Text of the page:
Nigeria Wants Attention Not Because Of Crude Oil But In Spite Of It 2

Moving away from oil dependency

The rise in crude oil prices was a key reason why Nigeria came back on the radar in the first place. Though regulatory control over the naira’s value was disheartening, international investors lapped up bonds issued by Nigeriatwice – because of the expected positive impact on its fiscal position supported by increasing oil prices.

However, Nigeria wants to move away from this dependency on oil.

It wants its reforms to pave the way for a robust economy instead of one commodity deciding its fate. Nigeria’s Finance Minister Kemi Adeosun told The Wall Street Journal, “If we have a fall in the oil price in the future, we won’t be as vulnerable. We were far too vulnerable.”

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In an interview to CNBC in April, Adeosun had said that “I’m not sure that I agree that OPEC is the reason that we will get out of recession. We will get out of recession because we are following the right type of policies. Our objective is not just to get out of recession, our objective is to grow and grow sustainably.”

Ambitious growth plans

The country’s ambitious four-year National Economic Recovery and Growth Plan (ERGP) intends to push economic growth to 7% levels by 2020 and reduce inflation to single digits by that time from the double digit levels presently. The government also aims to reduce inflation to below 10% by then.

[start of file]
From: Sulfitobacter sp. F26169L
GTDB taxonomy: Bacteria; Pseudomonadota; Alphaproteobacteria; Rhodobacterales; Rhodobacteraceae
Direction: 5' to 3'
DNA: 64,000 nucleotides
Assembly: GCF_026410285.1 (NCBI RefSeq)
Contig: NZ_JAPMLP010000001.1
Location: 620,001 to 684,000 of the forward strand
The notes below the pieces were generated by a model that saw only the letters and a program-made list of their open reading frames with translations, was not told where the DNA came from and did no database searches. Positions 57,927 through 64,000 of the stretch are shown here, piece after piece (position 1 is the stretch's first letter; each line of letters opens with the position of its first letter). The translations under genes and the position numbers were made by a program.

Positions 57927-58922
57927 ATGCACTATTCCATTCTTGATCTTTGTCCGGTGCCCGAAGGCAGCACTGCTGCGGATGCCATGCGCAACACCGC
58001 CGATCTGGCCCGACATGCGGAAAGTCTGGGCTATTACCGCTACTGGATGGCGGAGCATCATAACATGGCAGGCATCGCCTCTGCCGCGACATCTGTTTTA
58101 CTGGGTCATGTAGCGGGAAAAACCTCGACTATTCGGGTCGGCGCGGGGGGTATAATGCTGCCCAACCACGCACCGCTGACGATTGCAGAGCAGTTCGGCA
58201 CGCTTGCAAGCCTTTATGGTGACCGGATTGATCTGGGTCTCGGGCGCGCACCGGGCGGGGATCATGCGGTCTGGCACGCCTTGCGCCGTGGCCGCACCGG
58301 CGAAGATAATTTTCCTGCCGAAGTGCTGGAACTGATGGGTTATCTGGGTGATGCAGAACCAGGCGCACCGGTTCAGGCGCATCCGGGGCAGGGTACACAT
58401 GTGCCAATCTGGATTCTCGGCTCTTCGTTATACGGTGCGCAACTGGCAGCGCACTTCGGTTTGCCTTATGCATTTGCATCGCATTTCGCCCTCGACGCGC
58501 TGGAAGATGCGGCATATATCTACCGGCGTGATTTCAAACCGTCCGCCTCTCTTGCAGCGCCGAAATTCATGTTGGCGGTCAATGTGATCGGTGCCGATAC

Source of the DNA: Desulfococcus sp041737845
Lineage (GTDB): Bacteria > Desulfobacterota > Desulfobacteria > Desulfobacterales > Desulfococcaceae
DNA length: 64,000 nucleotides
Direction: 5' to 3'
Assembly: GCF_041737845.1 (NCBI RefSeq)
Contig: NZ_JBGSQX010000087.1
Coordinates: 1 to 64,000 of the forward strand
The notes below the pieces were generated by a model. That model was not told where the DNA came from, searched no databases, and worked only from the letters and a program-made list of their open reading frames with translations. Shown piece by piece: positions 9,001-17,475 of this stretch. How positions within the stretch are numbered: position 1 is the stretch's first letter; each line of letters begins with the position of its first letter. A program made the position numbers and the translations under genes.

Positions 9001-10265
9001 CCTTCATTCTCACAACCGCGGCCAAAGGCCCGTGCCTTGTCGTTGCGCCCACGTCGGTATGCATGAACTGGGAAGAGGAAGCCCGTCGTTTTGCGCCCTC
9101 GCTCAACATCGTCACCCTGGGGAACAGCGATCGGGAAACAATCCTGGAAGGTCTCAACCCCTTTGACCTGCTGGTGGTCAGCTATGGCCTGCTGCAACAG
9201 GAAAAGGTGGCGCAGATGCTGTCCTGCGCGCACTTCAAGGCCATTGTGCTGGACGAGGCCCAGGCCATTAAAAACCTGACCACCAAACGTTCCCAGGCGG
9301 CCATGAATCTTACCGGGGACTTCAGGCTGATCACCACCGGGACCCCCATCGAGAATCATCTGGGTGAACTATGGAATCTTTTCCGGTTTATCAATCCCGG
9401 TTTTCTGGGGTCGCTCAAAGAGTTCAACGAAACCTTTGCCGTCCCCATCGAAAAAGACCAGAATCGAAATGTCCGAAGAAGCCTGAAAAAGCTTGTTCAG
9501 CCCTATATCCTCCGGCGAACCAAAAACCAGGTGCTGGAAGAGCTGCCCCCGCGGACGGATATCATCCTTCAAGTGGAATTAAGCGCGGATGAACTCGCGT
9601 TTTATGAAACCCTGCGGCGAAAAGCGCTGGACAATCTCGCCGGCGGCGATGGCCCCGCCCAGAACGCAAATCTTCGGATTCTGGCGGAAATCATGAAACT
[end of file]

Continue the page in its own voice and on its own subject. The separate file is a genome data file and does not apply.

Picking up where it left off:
Further, it is targeting to create 15 million jobs, increase oil output, and boost infrastructure spending by investing in roads and rail among other aspects.

In 2016, the country had intended to spend 6.1 trillion naira ($20 billion), but it did not have enough money to fund its spending plans. This year, it has pushed its public spending target to 7.3 trillion naira ($24 billion). This one-fifth increase in public spending from 2016 will leave it with a deficit of 2.36 trillion naira ($7.7 billion).

Issuing global bonds is one of the ways Nigeria intends to plug the aforementioned deficit.

Given that lenders are looking at Nigeria in the light of oil prices while giving it money, will the country be able to shed its dependence on oil easily? Let’s look at this aspect in the next article.

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